Advisory Boards are becoming more popular in small and medium enterprises (SMEs). Why? Today’s business environment is getting more and more competitive and challenging and having an effective Advisory Board can be a crucial factor of your organisation’s continuing success. If the time is taken to ‘do it right’, an Advisory Board can be one of the best added-value investments you will ever make.
Here are 9 reasons why you may want to form an Advisory Board:
- An independent sounding board – It can be difficult to discuss new ideas with an existing in-house team. An Advisory Board may have experience in the areas you want to sound out and you can remove internal politics. They may also provide a resolution mechanism for dealing with family issues.
- Business strategy planning – An Advisory Board can help you to consider the bigger picture.
- Viable growth plans – Planning for growth may need a different skill set than you currently have in-house and you may benefit from independent and truthful feedback on your plans. You can also bring in short term expertise from someone who has “been there, done that”
- Succession / exit planning – Succession planning raises many issues – not all of them pleasant. An Advisory Board will help you decide on what skills are needed and help source suitable contacts through their networks.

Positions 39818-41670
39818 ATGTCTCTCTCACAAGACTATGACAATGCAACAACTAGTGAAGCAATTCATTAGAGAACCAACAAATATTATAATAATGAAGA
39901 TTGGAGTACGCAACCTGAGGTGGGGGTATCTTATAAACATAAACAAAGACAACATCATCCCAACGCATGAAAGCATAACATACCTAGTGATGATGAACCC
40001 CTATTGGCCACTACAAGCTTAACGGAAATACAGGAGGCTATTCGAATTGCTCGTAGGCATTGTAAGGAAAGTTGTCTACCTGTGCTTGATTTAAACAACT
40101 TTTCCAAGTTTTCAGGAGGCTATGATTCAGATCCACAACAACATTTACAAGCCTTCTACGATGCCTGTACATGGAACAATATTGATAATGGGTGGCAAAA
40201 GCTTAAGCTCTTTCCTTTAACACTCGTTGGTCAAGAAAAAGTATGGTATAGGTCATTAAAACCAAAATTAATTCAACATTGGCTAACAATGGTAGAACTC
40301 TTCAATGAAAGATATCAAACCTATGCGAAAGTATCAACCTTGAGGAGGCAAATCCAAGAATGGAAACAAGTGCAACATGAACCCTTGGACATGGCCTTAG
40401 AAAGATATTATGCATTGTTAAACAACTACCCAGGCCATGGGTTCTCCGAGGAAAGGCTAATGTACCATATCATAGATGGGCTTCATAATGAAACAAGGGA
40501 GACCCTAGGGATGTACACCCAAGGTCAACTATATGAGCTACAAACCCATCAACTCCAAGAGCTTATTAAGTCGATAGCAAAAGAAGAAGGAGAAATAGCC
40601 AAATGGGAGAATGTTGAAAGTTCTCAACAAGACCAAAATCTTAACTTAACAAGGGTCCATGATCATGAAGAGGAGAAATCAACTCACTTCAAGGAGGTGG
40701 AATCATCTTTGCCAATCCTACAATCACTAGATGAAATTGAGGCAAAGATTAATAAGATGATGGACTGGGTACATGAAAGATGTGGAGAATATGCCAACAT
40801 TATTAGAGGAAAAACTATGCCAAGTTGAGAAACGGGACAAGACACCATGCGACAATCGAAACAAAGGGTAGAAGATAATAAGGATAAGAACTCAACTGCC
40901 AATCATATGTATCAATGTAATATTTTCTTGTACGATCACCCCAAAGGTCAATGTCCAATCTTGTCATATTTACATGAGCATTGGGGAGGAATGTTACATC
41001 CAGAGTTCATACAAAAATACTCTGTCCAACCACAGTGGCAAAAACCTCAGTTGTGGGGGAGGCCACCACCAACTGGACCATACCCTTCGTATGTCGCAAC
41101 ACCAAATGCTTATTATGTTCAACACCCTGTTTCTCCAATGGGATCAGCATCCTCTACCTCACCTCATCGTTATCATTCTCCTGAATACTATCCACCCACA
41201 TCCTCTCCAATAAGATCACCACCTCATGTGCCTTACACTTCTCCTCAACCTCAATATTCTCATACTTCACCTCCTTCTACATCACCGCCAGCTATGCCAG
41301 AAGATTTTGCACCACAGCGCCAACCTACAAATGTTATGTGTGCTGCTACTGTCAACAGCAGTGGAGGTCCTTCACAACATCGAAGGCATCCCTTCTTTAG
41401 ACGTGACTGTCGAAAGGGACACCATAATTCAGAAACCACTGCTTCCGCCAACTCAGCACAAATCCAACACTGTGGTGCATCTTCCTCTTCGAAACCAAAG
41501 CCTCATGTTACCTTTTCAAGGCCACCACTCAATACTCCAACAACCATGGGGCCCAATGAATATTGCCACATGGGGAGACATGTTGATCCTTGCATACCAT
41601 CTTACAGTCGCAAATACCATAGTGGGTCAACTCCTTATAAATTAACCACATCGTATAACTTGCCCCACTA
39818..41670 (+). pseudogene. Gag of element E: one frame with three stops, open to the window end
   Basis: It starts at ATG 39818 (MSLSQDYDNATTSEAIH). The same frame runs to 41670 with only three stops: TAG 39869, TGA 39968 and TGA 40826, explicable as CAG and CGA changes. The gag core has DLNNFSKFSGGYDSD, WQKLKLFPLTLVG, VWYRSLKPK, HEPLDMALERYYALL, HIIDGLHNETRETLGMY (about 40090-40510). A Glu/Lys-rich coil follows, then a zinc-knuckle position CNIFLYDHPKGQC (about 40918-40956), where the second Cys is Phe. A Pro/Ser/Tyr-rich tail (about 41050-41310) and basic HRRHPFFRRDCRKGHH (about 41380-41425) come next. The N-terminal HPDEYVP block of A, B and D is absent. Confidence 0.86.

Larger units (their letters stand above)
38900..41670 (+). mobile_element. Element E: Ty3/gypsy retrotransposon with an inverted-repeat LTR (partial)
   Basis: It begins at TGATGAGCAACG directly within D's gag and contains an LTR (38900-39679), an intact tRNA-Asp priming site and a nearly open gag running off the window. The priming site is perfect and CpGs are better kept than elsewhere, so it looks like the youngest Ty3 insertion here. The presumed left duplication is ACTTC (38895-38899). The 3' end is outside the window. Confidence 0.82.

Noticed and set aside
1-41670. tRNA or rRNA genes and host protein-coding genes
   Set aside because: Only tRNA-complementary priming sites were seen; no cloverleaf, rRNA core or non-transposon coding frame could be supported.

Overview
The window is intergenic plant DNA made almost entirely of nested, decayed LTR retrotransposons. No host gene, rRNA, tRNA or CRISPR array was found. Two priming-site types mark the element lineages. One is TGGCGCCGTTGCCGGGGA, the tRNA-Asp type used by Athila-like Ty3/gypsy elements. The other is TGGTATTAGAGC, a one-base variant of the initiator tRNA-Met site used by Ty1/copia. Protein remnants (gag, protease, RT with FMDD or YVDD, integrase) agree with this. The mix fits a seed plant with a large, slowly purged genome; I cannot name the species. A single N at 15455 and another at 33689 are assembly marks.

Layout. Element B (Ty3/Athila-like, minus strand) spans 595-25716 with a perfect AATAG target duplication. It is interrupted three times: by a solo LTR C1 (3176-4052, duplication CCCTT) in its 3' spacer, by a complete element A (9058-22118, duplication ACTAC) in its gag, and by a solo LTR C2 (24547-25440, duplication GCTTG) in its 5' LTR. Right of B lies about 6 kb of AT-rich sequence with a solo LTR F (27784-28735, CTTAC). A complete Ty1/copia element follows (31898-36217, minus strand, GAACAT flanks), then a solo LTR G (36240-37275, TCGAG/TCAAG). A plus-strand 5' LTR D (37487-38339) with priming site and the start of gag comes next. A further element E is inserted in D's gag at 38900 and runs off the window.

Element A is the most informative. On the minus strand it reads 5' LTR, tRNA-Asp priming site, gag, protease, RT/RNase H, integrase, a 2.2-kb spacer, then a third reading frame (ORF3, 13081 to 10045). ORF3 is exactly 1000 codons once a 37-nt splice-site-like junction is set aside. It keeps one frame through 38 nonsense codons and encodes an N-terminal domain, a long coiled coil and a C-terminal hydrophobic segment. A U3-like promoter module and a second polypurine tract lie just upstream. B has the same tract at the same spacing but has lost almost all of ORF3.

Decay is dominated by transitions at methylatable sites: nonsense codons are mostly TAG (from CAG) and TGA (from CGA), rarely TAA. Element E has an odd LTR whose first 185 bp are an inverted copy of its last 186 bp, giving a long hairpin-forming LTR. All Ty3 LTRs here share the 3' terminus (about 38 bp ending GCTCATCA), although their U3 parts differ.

- Hear the truth- even if it is hard to hear! – Advisory Boards are independent and will provide the truth as they see it. You may and should get some tough questions!
- Support from others who understand what it takes to be successful – Its lonely at the top and having the support of an Advisory Board can help to develop your own confidence and make you more aware and better equipped to deal with potential issues.
- Access to key skills – An Advisory Board is an ideal way to bring in additional skills, knowledge and experience for short or longer terms, depending on your business needs. Typically, business owners seek experts in finance, technology, sales and marketing and operations. If you are expanding into new markets, you may want to include industry experts. They should be good problem-solvers, communicators and be well connected with networks that might be leveraged to assist you.
- Major business changes – You may find making planned changes more difficult than you thought, or need help before you start. An Advisory Board can help you implement changes and evaluate the results, and based on that, prepare for any further change if required.
- You keep control – And allow access to advisors who might otherwise be reluctant or unable to join a Statutory Board.
An Advisory Board can provide advice on everything business and typically meet once every one to three months. For SME’s they are particularly useful when going through growth or navigating unfamiliar waters. But the business owner still retains complete control of the company and its decision making.
Warwick Russell sits on a number of Advisory Boards for privately owned businesses including retail, manufacturing, distribution businesses and IT.